Ryan Cairel, who plays Death in The Song of the Nightingale, started performing at color guard competitions in middle and high school. In the summer of 2005, he was a member of the Concord Blue Devils Drum & Bugle Corps. I first met Ryan while music directing Tri-Valley Repertory Theatre’s production of Cinderella, and I’m so fortunate to have him as a cast member for The Song of the Nightingale. Below, Ryan shares a bit of his performance background, and also tells us about an event that is very near to his heart: Roanne’s Race – a 5k/10k run/walk set up in memory of his sister Roanne Cairel.
MIN: So, what have you been up to performance-wise between Cinderella and The Song of the Nightingale?
RYAN: I participated in my friend's dance thesis and performed in her modern dance at Mills College early this year. I danced and choreographed for the Las Positas Dance Production for several years in different genres such as lyrical, modern, jazz, hip hop, contemporary, swing, and waltz. My favorites are contemporary and lyrical. I auditioned for So You Think You Can Dance in 2010 or 2011, and made it to callbacks. I was cut after that, but it was still an awesome experience. My only TV time was in the background of the news and running into the theater!
M: What has the experience of being in Song of the Nightingale been like for you?
R: Being part of the Nightingale cast has been a huge learning experience. I didn't think I could sing until this show (thanks to you, Min). It's been fun acting as well. I'm not used to saying lines because, as a dancer, I act without saying a word, but I'm getting comfortable with it. Playing Death is, actually, really fun for me. This role has me playing the complete opposite of who I am, but I love the feeling I get when in character. The whole cast and crew is great to be around. Since day one, everyone has been so nice, welcoming, and helpful. They are all so talented and hilarious! So much laughter, inside jokes, and good times.
M: How did you get into performing/dancing?
R: I got into performing after watching Roanne, my older sister by 11 months, on our middle school color guard team. I would stay during their rehearsals and, sometimes, watch her practice at home. She would teach me tricks on rifle and flag in our front yard. The next school year, she suggested I audition for the team with her. I was a little hesitant at first, but she convinced me to try out. After making the team, I had a blast at rehearsals and competitions and that's when I knew I wanted to be a performer. I joined the color guard team every year and did it all through high school. After high school, color guard performances were over for me. Roanne was taking dance classes at Las Positas College, so I followed her route and enrolled into the dance production class that has dance concerts at the end of every semester. I danced alongside my sister my first semester. She was diagnosed with colon cancer the next semester and didn't dance. I didn't want to do the production without her, so I took more technique classes, like ballet and jazz, to better my dancing. Roanne enrolled back into the production class the next semester because she missed dancing and performing on stage. I joined again because she did. We were in the class together for a few more semesters. She even danced in some of the dances I choreographed; it was pretty awesome. Dealing with cancer and chemo treatments, Roanne had to stop taking the class. I didn't follow her and stop dancing. Instead, I kept going because I loved it and because I knew she would want me to. She would stop by and learn some of the movement, even when her chemo tube was hanging out of her shirt. Everyone loved it when she stopped by because you can just see how badly she wanted to keep dancing. She came to all of my performances. I feel like she lived her "dance life" vicariously through me when she couldn't dance anymore. I guess that's what keeps me going.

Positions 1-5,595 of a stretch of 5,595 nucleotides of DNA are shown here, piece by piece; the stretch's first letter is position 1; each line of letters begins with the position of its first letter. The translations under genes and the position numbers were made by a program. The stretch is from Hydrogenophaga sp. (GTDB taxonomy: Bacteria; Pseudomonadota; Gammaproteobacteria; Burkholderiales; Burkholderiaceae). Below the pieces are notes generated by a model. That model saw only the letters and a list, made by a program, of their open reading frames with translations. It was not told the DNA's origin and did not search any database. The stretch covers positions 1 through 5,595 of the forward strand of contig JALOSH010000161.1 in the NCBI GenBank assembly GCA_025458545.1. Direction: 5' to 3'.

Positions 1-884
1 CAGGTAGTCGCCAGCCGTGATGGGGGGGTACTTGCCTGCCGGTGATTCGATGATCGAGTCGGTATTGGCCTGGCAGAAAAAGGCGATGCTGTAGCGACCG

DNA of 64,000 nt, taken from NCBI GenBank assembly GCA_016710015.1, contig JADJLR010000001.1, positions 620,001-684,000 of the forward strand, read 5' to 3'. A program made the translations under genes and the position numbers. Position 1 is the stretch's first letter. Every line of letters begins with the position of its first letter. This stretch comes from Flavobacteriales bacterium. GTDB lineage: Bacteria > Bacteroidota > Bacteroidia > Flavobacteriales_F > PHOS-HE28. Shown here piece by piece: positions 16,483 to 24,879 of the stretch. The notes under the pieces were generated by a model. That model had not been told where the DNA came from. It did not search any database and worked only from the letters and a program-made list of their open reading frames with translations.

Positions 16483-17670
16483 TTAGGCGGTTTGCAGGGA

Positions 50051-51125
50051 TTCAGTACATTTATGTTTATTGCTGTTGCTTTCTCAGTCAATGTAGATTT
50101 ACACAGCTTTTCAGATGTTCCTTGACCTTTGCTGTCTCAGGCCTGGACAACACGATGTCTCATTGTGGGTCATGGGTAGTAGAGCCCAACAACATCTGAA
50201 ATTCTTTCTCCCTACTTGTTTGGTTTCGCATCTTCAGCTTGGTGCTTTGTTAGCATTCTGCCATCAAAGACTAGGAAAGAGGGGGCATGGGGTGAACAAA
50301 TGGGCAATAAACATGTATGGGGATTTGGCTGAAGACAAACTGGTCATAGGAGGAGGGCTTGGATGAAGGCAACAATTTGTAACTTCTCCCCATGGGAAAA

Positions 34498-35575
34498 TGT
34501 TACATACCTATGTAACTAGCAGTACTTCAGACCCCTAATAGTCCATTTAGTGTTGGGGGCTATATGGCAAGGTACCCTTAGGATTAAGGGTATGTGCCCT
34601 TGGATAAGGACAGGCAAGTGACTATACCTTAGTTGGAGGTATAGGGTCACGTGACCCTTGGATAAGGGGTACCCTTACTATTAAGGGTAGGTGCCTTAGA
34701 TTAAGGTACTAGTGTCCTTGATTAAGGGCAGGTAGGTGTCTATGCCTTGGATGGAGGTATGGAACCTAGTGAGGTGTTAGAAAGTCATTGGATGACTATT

M: Tell us a little bit about Roanne's Race and what it has meant to you.
R: Roanne's Race is a 5k/10k run/walk. Roanne came up with the idea to help support colon cancer research. After her passing, our best friends (yes, we share best friends), her boyfriend, and our families decided to start the race in her honor. All of the proceeds are donated to support the research of colon cancer, specifically among young people. Last year for our inaugural race we supported Colon Cancer Alliance’s Diagnosed Under-50 Research Initiative and donated $8,500 to their research. This year we will be repeating our support of the Colon Cancer Alliance and their research. This race means everything to me. My sister didn't want to be forgotten and have her life just end. With this race, she's being introduced to so many people. We set up booths at festivals, hold fundraisers, and do whatever we can to spread the word and, every time, there's an indescribable feeling I get after seeing how many people are interested in our event. It's amazing how much support we've been getting!
Roanne’s Race 2013 is happening this weekend, Nov 2nd. Click the link for more information. It's too late to register in advance, but there will be a few spots available on a first-come-first-serve basis on the day of the run. And if you can’t make it to the event, you can still donate to this lovely cause at the Roanne’s Race website!